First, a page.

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reincepriebusAP.jpg
Republican National Committee Chairman Reince Priebus gestures while speaking at the National Press Club in Washington Monday, March 18, 2013. The RNC formally endorsed immigration reform on Monday and outlined plans as part of a strategy to make the GOP more "welcoming and inclusive" for voters who overwhelmingly supported Democrats in 2012. (AP Photo/Manuel Balce Ceneta)

Why the new GOP playbook focuses on the wrong things

The GOP is abuzz after party leaders offered a highly critical review of their performance in the last presidential election, and are promising big changes to help bring more voters into the tent and reverse the losses. But a leading political analyst says the Republican National Committee's new playbook, the "Growth and Opportunity Project Report," focuses too much on tactics and strategies.

"What it does not focus on is the Republicans potentially changing the message and stance on issues and I think that's a much more difficult, in depth problem to tackle, I don't think they've come to terms with," said David Mark, editor-in-chief of the highly respected Politix blog in an appearance on KIRO Radio's Andrew Walsh Show.

RNC head Reince Preibus unveiled the report Monday, saying Republicans need to do far more to reach minority groups and connect more with the middle class, and called the November election "a wake-up call."

"There's no one reason we lost. Our message was weak; our ground game was insufficient; we weren't inclusive; we were behind in both data and digital; and our primary and debate process needed improvement."

"So, there's no one solution," he said. "There's a long list of them."

The report found voters consider the GOP "scary" and "out of touch," a party of old, white guys.

The playbook is recommending hundreds of fixes including a $10 million marketing campaign, a shorter primary season, fewer debates and an earlier convention to help the eventual nominee get a jump on the general election. But Mark says the report is strangely silent on issues like gay rights and abortion, focusing only on immigration.

"The message of the report seems to be we could have won this election with Mitt Romney as the nominee if he'd just had a better field operation and done better at getting people out to polls," Mark said.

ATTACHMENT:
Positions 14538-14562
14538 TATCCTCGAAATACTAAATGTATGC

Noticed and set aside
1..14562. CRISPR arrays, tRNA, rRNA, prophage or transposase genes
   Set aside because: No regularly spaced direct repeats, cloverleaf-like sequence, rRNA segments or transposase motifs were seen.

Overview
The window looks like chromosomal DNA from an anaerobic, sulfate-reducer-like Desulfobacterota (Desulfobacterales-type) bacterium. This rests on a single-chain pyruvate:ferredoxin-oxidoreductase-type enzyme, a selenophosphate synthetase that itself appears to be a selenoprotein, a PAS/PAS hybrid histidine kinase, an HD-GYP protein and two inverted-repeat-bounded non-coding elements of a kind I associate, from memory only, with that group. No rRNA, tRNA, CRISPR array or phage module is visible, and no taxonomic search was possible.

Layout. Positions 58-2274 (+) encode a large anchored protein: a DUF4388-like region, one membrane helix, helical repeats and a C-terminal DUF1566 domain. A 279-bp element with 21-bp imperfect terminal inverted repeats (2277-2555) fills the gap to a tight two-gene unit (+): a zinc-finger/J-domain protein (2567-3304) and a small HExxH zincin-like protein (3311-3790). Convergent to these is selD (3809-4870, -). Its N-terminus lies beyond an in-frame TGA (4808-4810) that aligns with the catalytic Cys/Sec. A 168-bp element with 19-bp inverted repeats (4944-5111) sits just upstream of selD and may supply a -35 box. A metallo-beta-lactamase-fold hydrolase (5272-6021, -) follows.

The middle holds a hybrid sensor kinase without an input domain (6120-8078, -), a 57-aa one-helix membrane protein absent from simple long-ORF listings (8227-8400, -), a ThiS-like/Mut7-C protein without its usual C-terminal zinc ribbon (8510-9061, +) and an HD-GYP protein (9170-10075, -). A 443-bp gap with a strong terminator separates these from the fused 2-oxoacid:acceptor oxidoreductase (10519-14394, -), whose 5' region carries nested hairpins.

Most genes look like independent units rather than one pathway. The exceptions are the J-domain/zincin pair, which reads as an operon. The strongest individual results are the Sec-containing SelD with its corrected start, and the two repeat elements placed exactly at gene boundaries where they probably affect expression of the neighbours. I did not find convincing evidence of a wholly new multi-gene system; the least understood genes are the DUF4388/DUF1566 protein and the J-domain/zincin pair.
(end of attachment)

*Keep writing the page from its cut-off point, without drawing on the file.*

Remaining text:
While Preibus said the party will pay millions to hire hundreds of paid staffers nationwide to recruit Hispanics and other minorities, Mark countered the GOP seems to not realize many of them care far more about other issues such as social service programs like Medicare, Social Security and health care rather than immigration.

"That's something Republicans don't seem to want to change on and that's a big problem for them," he said.

That divide could further erode the GOP's shrinking base. Mark pointed out voters are now 72 percent white nationally, down from 87 percent when Bill Clinton was elected in 1992.

"For now, they can still win elections. The problem is in the future, years down the line they're going to be left with nothing, no kind of political support," he warned.

The challenge facing the GOP is reminiscent of the internal struggles Democrats faced after losing three straight presidential elections in the 1980's, which led to a number of compromises within the party that ultimately led to Clinton's election.

But making such changes could be more difficult for the GOP, Mark said, because the party remains sharply divided internally. He pointed to the various factions within the party from moderate Republicans to staunch conservatives willing to compromise - such as House speaker John Boehner - to the uncompromising tea party wing of the party. He said if they can't make peace among themselves, they'll be hard pressed to retake the White House in 2016.

Josh Kerns, MyNorthwest.com
Josh Kerns is an award winning reporter/anchor and host of KIRO Radio's Seattle Sounds (Sunday afternoons 5-6p) and a digital content producer for MyNorthwest.com.
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